This guest post is by Tom Treanor of Right Mix Marketing.
Maxim magazine. It’s banned in my house (unless it’s used for research purposes).
With its revealing covers, dependence on taboo topics, and issues jam-packed with girls, booze, and cars, you’d think researching Maxim magazine would lead to a wasteland for any type of valuable lessons.
I decided to find out what makes Maxim tick and to understand why its target audience is such a dedicated bunch. If you’ve seen one issue of bikini-clad models, you’ve seen ’em all. Right? How does Maxim keep the faithful coming back every month for more?
Turns out you can learn a lot of lessons that can be applied directly to blogging.
Here are the 12 most valuable lessons I took away from Maxim. (Hey, someone has to do the heavy lifting!)
1. Know your target audience, focus on their interests, and deliver the content they want
Maxim‘s audience is 78% male. 90% of its readers are between 18 and 49 (see the demographics here). The audience cares about women, drinking, cars, gadgets, sports, fitness and entertainment. Maxim includes an assortment of content related to these topics in each issue.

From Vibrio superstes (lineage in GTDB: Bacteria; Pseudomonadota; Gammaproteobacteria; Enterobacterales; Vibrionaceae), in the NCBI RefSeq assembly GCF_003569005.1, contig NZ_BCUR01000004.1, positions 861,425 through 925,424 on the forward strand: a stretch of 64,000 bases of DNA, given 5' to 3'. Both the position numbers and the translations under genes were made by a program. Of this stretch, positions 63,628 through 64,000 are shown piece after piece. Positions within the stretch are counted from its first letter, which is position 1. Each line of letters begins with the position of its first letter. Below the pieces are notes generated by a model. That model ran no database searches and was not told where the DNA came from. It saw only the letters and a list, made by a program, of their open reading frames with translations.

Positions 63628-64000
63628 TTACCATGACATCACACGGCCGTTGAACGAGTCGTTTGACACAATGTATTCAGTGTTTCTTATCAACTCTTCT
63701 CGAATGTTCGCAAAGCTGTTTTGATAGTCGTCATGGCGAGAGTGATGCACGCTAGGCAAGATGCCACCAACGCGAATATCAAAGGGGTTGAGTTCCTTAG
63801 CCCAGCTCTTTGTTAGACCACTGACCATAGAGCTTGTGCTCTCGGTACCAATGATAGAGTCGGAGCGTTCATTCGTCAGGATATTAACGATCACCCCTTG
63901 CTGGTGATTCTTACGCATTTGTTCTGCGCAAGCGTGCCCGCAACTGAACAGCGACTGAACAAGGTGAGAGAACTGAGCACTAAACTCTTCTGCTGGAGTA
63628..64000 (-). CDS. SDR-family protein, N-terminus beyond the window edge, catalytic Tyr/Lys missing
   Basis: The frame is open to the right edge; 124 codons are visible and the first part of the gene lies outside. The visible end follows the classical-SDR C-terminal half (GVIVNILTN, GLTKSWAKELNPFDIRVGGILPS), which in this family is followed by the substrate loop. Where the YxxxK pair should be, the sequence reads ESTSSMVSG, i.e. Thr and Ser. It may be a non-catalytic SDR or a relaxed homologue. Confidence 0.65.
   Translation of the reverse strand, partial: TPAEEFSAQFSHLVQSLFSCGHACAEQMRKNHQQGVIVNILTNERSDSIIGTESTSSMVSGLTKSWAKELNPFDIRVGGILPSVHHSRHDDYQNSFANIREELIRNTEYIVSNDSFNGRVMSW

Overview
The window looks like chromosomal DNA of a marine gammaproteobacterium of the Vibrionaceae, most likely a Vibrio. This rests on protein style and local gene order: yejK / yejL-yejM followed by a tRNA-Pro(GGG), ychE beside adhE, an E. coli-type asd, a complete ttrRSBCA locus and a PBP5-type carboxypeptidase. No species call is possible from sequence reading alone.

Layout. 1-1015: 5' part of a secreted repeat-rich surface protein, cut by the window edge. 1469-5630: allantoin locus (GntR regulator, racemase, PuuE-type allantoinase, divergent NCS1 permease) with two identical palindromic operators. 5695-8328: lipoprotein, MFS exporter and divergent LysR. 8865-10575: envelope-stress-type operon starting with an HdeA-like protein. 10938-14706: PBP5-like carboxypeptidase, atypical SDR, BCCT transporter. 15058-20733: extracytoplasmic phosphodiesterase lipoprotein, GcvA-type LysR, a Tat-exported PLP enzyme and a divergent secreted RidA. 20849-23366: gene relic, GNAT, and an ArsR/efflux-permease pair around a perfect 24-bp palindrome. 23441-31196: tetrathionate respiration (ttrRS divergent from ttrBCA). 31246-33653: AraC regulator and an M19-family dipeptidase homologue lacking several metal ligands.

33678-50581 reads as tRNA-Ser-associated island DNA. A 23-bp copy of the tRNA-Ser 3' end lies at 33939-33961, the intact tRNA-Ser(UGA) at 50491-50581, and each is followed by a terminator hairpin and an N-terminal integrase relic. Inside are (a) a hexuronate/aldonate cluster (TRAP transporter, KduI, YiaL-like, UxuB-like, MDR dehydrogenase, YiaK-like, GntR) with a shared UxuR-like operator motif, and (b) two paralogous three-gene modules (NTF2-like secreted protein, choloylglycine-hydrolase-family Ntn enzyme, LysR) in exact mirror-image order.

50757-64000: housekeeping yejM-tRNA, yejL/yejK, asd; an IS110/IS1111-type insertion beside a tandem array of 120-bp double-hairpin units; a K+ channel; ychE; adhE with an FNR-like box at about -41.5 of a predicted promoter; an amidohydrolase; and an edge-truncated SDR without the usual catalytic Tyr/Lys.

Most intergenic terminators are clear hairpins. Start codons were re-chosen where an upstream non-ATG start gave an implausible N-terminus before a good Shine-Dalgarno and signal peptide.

Key questions: Who is your blog’s target audience? What are their interests and are you delivering the valuable content that they are looking for?
2. If you’re about making money, focus on topics that sell
If you’re a non-profit, you may have a different goal. But if you’re blogging for a business or if you’re trying to use blogging as a business, you need to focus on topics that people are willing to pay money for. These topics include things like health, sports, gadgets, dating, sex and entertainment. Maxim focuses on a selection of very profitable niches.
Key questions: Are you fighting an uphill battle writing about a topic that no one cares about? Are you focusing on areas that no one will ever be willing to pay money for?